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Bluetooth now being used to monitor traffic conditions, warn commuters of delays

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The city of Calgary, Alberta is using Bluetooth technology to monitor traffic conditions and alert commuters of any delays along their route in realtime. By anonymously tapping into the unique identifier codes found in all Bluetooth-compatible devices — smartphones, tablets, hands-free headsets, etc. — the city's Travel Time Information System collects the whereabouts of drivers at 15 points along the Deerfoot Trail, a major six-lane freeway in Calgary. This data is sent to central hub where workers can dispatched messages to a number of roadside displays that can warn commuters of impending delays and urge them to seek alternate routes.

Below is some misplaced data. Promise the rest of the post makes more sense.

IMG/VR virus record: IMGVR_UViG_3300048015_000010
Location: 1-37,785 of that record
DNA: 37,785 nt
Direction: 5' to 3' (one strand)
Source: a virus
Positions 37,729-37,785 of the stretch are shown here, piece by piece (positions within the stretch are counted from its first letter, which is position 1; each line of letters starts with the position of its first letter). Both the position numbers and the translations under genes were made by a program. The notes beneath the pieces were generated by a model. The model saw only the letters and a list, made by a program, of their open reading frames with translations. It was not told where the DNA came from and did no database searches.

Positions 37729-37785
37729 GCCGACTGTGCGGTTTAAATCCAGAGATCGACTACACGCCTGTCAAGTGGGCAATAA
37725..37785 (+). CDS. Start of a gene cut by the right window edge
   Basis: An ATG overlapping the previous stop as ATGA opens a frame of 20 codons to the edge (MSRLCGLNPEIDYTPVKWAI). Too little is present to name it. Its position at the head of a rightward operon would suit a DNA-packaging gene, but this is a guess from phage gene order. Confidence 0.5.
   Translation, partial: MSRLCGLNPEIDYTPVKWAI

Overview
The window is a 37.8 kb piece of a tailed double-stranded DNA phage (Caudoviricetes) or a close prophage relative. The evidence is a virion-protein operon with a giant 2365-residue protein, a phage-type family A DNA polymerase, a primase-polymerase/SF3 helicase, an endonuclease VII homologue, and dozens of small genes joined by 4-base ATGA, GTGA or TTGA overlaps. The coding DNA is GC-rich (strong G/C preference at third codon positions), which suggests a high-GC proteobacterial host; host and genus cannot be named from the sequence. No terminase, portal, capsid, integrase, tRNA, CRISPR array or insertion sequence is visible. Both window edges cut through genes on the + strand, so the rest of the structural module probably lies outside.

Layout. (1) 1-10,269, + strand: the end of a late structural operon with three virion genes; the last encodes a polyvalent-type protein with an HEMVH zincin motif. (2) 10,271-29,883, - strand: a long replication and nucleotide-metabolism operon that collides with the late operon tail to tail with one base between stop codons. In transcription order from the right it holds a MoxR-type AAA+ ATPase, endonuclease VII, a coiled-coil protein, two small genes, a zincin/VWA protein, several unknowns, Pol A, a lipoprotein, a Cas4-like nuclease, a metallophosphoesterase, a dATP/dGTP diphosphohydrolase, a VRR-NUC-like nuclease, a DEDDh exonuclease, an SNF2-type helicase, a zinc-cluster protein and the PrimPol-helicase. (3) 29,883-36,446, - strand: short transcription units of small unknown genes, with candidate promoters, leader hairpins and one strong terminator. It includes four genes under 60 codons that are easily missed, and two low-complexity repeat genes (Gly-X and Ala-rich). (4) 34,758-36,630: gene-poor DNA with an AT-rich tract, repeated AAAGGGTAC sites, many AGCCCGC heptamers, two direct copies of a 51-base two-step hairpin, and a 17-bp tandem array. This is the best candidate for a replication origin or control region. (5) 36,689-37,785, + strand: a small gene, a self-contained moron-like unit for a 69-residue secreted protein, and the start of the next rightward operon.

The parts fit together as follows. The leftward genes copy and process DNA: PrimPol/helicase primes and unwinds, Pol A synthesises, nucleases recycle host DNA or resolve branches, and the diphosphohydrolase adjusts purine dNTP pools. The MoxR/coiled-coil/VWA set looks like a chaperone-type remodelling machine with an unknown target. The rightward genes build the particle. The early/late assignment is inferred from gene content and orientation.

The city ran trials for the system in 2010 and has been working to improve its reliability since; advancements have allowed them to largely exclude signals from nearby pedestrians and drivers on other roads, for instance. Crowdsourced GPS apps like Waze (and the now-defunct Dash hardware before it) have similarly proven popular for their ability to offer up accurate traffic data.

The Verge
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